Gee, if so, what did they discuss? Their evil plan to frame this doctor even though none of them stand to gain anything from doing so?

An evil conspiracy is not at all what I had in mind.

There's a well known phenomenon where eye-witnesses and victims who share their experiences will have their memories contaminated. Their account will tend to coalesce into 1 consistent narrative rather than 4 separate narratives which might contain all sorts of inconsistencies. The risk is that this single account is given far more credibility than it deserves. This is why police always separate victims/witnesses at the scene.

0 ( +3 / -3 )

”for mammograms and breast cancer checkups women go to a gynecology clinic and do it at the same time they have their yearly PAP exams.”

“Women go to the doctor every year for gynecology exams that include checks for breast and ovarian cancer.”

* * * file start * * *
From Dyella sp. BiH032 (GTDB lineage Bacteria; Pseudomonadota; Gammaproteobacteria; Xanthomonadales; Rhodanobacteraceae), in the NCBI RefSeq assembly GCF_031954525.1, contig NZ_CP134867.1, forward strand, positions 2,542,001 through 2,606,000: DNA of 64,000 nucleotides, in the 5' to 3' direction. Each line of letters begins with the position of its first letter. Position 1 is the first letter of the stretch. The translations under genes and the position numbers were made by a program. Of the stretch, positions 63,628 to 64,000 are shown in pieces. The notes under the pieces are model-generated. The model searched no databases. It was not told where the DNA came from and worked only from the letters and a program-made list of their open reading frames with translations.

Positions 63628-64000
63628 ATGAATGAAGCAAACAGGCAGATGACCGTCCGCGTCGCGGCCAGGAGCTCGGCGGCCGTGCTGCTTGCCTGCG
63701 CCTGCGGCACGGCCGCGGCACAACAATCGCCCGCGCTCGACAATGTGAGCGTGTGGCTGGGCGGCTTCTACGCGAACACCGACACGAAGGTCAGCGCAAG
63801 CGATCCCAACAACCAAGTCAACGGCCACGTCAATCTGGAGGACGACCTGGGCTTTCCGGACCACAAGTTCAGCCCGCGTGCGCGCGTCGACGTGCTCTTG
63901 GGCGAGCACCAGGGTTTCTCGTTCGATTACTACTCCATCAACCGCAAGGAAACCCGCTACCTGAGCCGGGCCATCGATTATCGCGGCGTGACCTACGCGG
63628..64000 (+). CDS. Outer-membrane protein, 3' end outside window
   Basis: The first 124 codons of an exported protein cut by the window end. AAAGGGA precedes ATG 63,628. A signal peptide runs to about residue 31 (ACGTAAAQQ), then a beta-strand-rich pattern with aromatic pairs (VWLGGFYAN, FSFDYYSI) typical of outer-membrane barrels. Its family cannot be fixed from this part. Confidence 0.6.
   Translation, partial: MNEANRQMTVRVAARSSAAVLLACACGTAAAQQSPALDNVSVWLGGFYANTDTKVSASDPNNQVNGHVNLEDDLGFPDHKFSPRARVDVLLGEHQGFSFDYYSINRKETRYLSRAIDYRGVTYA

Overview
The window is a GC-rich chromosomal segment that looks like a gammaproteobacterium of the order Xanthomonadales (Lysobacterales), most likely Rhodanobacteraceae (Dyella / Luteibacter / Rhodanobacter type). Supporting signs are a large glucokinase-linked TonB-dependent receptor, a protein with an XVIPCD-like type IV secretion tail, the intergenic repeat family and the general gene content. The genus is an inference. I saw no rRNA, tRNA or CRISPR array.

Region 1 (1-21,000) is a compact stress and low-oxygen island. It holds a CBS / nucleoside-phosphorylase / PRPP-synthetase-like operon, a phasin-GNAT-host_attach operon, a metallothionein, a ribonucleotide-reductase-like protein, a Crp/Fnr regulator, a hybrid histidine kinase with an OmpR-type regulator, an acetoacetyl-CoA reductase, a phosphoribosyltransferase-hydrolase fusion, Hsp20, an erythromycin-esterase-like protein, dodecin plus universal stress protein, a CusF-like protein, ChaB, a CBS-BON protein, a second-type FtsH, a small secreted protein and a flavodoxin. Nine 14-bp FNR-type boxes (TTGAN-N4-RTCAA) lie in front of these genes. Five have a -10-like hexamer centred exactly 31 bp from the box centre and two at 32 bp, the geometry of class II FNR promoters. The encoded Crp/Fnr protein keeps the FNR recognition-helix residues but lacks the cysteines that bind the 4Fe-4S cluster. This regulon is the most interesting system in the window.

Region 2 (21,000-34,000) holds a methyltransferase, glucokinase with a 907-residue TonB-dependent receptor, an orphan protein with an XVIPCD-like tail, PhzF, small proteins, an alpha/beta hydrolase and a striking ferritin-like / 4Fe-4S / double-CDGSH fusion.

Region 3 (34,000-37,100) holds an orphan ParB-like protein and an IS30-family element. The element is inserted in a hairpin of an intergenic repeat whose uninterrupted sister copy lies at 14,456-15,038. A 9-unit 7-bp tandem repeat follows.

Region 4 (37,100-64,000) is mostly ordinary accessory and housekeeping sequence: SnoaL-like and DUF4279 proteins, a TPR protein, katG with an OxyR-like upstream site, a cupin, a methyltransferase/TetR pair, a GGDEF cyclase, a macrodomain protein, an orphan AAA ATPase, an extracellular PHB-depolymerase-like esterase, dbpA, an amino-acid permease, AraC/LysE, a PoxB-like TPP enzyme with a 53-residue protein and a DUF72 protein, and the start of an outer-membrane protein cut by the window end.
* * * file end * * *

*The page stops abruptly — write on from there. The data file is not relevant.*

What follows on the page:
Most of my Japanese female friends do not go for yearly exams and many have never been to a ob/gyn except when they were having children. And in this city we have separate clinics that check for breast cancer and do nothing at the um, other end.

0 ( +1 / -1 )

@Rainyday

So now the doctor asked the four women to move their breasts to facilitate use of his stethoscope, but none of them had functional arms which allowed them to do so, so he had to do it for them? I must have missed that part of the article.

I'm not saying this happened. I'd be very curious to know what Japanese medical textbooks say on the issue though. The one I quoted was obviously American.

No, there is a very narrow justification in a very exceptional case involving women with large breasts who are incapable of moving them (pretty rare). Nothing suggests that is what happened in all four cases here.